New Fairfield’s Traffic Authority Committee held a Special Meeting on Thursday, January 12. At the meeting, members discussed changes in state rules on speed limit regulation and agreed to take control of setting speed limits for all Town roads.
First Selectman Ms. Pat Del Monaco explained that recent changes impact “state rules on setting speed limits.” Towns used to apply to the State and would go through processes to determine whether altering a speed was necessary. She said, “we would still be required to do engineering studies to develop the speed limit…the town engineer is going to get an idea of what those engineering studies would cost per road.” She clarified that the Town would pay for those studies regardless of who determines speed limits. Selectman Ms. Lori Beninson commented on opting-in for the local Traffic Authority to establish, modify, and maintain speed limits on the roadways in New Fairfield, saying, “we know our roads, our officers give us guidance and counsel from what they see day to day.”
Officer Jason Cassavechia reported on the roads in Town that have speed issues, chiefly Warwick Road, followed closely by Bigelow Road. He said of Warwick Road, “It’s a Town road with a very high speed limit. The other roads, the majority, if not all of the Town roads are 25 [mph]. The private communities we have very little say in.” He went on to say, “Warwick Road is clearly an issue with high pedestrian traffic—bicyclists, people with their dogs—it’s a neighborhood with a throughway running basically through it.” It was noted that at one point, Warwick Road was State owned and operated and that they had increased the speed limit to its current 40 miles per hour. Selectman Ms. Khris Hall pointed out that many residents have signed a petition requesting a lower speed limit on that road.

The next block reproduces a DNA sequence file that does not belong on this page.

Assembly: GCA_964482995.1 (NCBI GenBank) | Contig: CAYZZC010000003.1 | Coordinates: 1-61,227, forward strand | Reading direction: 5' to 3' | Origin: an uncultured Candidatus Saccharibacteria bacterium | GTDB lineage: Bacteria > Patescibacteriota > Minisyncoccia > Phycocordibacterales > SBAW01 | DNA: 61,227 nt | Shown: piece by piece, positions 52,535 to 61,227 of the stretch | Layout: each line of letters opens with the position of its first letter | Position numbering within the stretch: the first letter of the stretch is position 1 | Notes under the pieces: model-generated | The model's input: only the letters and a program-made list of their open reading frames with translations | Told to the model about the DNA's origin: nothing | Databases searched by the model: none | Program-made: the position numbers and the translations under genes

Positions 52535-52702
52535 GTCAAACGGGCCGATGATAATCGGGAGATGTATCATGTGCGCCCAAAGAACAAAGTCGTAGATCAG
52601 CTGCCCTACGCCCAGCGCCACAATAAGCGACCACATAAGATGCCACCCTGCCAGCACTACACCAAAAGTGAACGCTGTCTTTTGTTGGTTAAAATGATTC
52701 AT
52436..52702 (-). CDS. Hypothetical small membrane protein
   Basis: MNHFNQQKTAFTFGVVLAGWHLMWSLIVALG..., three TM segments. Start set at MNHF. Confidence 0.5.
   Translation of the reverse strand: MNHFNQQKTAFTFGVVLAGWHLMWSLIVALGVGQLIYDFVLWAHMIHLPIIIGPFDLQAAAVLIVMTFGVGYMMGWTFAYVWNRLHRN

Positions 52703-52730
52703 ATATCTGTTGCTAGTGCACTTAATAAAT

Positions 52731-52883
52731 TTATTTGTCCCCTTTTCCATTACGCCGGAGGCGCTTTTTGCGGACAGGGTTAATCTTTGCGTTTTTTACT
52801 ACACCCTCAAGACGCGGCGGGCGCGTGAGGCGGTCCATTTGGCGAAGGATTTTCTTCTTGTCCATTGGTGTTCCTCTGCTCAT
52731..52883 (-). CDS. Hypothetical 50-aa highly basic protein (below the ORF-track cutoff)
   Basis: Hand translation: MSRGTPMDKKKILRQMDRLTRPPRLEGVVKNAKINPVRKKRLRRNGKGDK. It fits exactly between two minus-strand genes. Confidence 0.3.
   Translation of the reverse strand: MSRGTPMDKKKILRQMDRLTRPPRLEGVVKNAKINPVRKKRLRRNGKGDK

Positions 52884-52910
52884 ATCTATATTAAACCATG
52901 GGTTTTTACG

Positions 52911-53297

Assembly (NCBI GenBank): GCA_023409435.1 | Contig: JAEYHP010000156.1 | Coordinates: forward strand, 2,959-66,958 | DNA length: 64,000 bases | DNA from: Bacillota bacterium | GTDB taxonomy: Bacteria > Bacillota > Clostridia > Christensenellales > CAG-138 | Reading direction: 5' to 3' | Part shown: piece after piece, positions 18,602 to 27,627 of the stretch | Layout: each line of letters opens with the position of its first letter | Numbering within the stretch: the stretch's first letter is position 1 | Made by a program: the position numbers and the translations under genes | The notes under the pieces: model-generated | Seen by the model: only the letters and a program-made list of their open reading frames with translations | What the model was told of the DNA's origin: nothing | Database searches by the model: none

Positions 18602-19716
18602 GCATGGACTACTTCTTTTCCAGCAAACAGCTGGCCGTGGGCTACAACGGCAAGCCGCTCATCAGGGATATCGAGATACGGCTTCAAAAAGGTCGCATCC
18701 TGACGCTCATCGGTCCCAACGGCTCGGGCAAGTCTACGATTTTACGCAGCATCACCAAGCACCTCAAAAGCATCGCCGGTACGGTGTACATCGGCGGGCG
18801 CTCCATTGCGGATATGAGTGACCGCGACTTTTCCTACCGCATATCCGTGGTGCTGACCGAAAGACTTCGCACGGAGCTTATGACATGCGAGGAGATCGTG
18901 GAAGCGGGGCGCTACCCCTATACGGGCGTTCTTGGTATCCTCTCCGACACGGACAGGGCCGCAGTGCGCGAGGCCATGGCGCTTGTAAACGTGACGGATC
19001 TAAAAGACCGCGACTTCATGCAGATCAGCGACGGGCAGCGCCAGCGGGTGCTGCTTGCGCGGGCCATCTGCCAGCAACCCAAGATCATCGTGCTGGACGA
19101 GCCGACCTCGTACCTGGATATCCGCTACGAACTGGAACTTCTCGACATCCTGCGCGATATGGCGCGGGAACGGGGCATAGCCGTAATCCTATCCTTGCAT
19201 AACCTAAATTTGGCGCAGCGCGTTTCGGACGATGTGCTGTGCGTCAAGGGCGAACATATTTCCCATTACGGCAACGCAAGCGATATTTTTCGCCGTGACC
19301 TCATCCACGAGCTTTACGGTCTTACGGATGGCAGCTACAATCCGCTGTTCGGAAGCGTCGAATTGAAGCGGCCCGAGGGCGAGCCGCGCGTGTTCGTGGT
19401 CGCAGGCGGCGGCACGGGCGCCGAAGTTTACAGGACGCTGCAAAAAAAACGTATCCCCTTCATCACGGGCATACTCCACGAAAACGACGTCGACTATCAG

Del Monaco said of the Warwick speed issue, “I think the biggest thing is going to be the engineering study that has to be done and getting that lined up and frankly, getting it paid for.” The study will look at the traffic count, the average daily speed count, and the number of accidents on the road over a certain period. Cassavechia stressed, “we could probably save a significant amount of money by utilizing the statistics that we have, from the solar speed sign…it’s going to give us the average speed and the accidents, I can easily do that myself.” Del Monaco plans to check the guidelines to be sure that this data can be used.
Bigelow was discussed for potential review, with Cassavechia agreeing to investigate the potential speed issues on that road. “I do get a lot of complaints about Bigelow Road.” If not a speed limit change, they will at least look into additional signage on that road as well. Old Farm Road was also noted as a road with major speed issues, as people use it as a cut through.
Cassavechia pointed out that there are many motor vehicle accidents in front of the Town Beach. However, it is a State Road, which limits options. In discussing the merits or challenges of speed bumps, it was pointed out by Del Monaco that speed bumps “present problems for us when we’re maintaining the roads, especially in the winter with plows.” Speed bumps can also reduce sight lines, so a car will slow down to go over a speed bump. “If there’s not enough of a sight distance then you have a situation where that car will get rear ended by the next car. So, there’s a very narrow application for them is what I have learned,” Del Monaco said. Cassavechia also said that he is concerned about Inglenook and the future possible need to reengineer that road.
By Sarah Opdahl